Solomon, on the other hand, gives us one of the few biblical pictures of a man pursuing happiness and entertainment in which he and his interest were center stage — and it is not pretty. In the book of Ecclesiastes Solomon chronicles his journey in pursuit of something that would satisfy the gaping hole in his heart left by his abandonment of God. In this quest for pleasures, in all its forms, he ultimately did not find joy but increasing emptiness. When the laughter had died down he was still the same hollow man that he was before. Solomon learned almost too late that while “there is nothing wrong with entertainment… we all build castles in the air. The problems come when we try to live in them” (Amusing Ourselves to Death, p. 77). Scripture, then, would not appear to condemn fun, laughter or entertainment, but would point us in the direction of examining both the focus and the motive behind such endeavors. For instance, the joy of the Lord is a common theme, especially in the Psalms. This is a joy centered on God, drawn from God’s greatness, and focusing on God’s glory. This is not exactly the typical concept of a “good time” today.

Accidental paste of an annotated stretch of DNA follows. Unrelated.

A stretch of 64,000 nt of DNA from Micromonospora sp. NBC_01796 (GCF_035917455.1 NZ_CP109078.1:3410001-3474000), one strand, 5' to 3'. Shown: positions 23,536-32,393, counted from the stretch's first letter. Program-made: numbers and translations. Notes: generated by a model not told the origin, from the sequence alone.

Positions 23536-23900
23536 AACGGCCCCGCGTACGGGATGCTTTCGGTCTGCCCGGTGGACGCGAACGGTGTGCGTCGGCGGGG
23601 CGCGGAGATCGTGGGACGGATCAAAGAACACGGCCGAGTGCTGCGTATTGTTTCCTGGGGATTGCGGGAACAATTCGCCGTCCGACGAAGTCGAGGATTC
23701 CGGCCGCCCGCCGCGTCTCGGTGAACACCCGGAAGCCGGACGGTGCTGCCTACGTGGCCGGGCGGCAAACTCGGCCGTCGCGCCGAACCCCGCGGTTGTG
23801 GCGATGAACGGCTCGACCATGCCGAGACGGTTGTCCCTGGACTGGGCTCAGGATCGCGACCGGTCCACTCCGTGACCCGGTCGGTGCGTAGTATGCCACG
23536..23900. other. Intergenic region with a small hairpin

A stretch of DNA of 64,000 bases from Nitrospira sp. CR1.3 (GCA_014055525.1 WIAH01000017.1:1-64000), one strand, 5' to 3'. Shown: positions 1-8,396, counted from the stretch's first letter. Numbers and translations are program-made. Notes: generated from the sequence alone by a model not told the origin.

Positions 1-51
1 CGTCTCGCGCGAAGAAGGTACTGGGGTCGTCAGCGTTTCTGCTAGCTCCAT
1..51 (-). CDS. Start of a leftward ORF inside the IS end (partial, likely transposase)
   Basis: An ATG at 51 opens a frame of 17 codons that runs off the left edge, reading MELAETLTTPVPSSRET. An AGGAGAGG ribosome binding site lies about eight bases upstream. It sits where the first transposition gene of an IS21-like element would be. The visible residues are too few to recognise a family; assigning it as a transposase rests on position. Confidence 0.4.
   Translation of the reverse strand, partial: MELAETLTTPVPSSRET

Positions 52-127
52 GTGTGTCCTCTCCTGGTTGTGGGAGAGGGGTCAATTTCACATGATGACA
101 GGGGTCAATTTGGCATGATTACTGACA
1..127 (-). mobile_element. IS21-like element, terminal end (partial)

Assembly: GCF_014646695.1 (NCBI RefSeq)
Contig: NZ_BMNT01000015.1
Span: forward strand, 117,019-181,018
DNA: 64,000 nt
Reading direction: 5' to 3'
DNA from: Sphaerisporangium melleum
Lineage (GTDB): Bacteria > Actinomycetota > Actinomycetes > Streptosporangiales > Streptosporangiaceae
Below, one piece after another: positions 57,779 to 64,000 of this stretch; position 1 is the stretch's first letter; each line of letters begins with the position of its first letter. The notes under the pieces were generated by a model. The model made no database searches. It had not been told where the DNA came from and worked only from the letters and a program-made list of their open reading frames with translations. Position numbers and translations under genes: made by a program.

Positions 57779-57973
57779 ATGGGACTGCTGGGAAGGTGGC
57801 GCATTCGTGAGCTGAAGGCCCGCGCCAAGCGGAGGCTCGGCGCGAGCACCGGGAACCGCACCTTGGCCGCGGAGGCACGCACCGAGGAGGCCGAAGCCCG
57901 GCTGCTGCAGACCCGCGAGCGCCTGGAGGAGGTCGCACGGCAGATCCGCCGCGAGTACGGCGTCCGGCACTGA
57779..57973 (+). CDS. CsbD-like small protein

Outside the biblical picture, and throughout the ages, until recently, many who could (usually the wealthy) without question chased certain pleasures – drunkenness, orgies, immoral pursuits, mindless amusement — but usually these activities were seen for what they were – godless substitutes for the finer things in life. Nothing like the entertainment age, as we know it today, appears on the pages of history. Even during the days of the Roman Coliseum only a few were “entertained,” the masses were excluded, or worse, executed.